As a kid, I remember the day that report cards came out. No longer were you trusted to bring that piece of paper home in your backpack – they mailed that shit. I’m surprised it wasn’t sent as ‘certified mail’.
The problem for me, was that I was in school while the mail was being delivered, probably their intent – pretty crafty move by the front office.
So I used to play sick that day. I pulled a Bueller.
I didn’t have the resources to invest in the Rube Goldberg-string-tied-around-trophies-rigged-synthesizer-move (mainly because I was highly uncoordinated and didn’t have those luxuries living in the country) but I needed to be there when the 1978 mail jeep pulled up on the mailbox painted with Rural Route #2.
I wasn’t sure how my studies had panned out that quarter and there was nothing worse than hearing about it from my parents before I had any idea of knowing what to expect.
Twenty-five years later, nothing’s changed. Wait… everything has changed.
I’m a grown man now, a father, staying at home with three kids of my own under the age of six. I’m no longer the student, I’m the teacher – at least most of the time.
The difference now is that I don’t have to skip school to intercept that piece of paper that may have shown a C in German or a D in Algebra. The results are right there in front of me, 24/7.
But there are problems with this. Not with my kids, but rather the evaluation process.
Like all ‘work-at-home-parents’ and ‘stay-at-home parents’ I wake up every day trying to do my best – don’t we all?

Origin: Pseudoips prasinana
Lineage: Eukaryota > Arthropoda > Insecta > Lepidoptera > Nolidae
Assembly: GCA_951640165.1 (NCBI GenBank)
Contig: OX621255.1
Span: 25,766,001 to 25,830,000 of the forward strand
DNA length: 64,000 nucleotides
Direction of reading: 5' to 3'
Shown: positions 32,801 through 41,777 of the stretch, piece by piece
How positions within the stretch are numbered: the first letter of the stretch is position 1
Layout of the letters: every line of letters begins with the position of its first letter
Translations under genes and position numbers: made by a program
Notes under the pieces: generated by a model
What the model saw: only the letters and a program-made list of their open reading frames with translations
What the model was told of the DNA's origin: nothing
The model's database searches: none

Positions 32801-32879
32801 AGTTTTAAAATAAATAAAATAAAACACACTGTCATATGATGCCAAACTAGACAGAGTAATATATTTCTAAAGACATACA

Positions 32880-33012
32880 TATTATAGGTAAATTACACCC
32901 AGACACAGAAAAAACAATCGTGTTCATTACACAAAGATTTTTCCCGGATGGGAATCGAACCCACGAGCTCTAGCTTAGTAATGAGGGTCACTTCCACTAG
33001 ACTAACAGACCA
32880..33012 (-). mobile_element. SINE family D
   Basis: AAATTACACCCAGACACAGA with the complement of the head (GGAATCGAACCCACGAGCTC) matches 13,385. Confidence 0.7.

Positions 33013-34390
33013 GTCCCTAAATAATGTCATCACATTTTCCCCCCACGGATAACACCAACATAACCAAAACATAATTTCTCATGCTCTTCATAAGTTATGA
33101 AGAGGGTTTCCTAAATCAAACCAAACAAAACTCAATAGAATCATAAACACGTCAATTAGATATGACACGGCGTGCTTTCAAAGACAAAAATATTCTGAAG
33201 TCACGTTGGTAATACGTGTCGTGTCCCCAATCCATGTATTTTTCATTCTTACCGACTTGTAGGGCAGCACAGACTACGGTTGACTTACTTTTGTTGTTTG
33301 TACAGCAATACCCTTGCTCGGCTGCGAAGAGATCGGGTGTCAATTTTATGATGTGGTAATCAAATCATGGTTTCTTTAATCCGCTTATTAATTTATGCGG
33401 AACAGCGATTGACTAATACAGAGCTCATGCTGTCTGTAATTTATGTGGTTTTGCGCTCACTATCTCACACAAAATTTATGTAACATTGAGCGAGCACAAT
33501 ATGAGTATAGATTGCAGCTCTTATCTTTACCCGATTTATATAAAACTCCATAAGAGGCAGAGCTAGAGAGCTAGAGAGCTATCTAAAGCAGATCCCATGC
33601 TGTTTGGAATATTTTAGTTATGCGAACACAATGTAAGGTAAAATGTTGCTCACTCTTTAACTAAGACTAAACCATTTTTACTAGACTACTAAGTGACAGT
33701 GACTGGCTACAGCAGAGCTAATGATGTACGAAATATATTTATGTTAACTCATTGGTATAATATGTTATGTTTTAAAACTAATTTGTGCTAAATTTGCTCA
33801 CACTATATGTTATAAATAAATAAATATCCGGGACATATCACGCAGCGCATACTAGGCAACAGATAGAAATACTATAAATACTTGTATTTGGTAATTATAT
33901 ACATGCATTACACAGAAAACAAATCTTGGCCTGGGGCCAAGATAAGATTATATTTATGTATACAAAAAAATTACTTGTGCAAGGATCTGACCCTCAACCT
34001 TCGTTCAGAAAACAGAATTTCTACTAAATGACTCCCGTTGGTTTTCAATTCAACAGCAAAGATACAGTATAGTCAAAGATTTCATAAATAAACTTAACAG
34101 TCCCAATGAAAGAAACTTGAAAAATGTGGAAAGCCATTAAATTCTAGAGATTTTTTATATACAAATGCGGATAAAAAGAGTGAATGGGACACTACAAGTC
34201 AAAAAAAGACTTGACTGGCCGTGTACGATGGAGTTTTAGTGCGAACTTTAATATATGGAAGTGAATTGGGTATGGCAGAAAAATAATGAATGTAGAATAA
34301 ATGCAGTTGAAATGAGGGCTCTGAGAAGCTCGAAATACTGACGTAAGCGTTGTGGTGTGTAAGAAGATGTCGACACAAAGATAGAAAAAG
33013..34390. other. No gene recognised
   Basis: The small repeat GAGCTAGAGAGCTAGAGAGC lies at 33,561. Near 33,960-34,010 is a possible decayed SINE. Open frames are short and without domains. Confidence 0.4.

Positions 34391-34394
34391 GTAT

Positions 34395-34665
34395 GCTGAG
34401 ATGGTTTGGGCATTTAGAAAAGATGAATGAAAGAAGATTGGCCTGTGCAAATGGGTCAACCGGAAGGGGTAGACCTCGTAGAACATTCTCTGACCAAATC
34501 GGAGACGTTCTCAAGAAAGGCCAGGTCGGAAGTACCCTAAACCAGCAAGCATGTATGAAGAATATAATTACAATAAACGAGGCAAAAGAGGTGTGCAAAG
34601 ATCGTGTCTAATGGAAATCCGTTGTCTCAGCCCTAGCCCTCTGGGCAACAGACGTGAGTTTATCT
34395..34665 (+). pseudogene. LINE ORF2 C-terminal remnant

However, none of us is perfect. Unless we take constructive criticism from our partners, family members, pediatricians or teachers, do we really know what kind of job we’re doing?
When my wife is home, I take a break, pull back and watch my kids from afar.
I take in how she interacts with them, how they communicate and interact.
I observe how they handle different situations – are they kind, are they selfless, do they make good decisions? A big part of this is rooted in what they know, what they see – the morals and values that I try and live by, that I/we try and instill in them on a daily basis.
What I notice most in my observation of my wife, and consequently her of me, is that, as humans we almost always recognize and pick up on the things everyone else is doing wrong. Why?
Why can’t we take a minute and compliment someone on the things they’re doing well? Wouldn’t this give us the emotional boost that we need every now and again? Wouldn’t this make us an army of better parents?
With Father’s Day rapidly approaching, I’m looking back on how I’ve done my job over the past year. I’m looking back on my relationship with my own dad.
Without hearing the thoughts of my wife or those around me, I’d have no idea.
I’ve taken a few minutes to go through my pictures over the last few years and look at everything we’ve done, the moments we’ve shared and the smiles on my kids faces.
A photo posted by Adrian Kulp (@dad_or_alive) on
Do me a favor. Take a minute, go through your own pictures, go through the last year in your head and find a ‘dad’ moment to share. Show me that moment, tell me a story about your husband, your brother the father or your dad.
Let’s celebrate our dads, give them the stage and let them know that they’re #doingood. The story that resonates the most, gets a $250 VISA gift card from Dad or Alive and Minute Maid. Happy Father’s Day to every dad, we love you guys. a Rafflecopter giveaway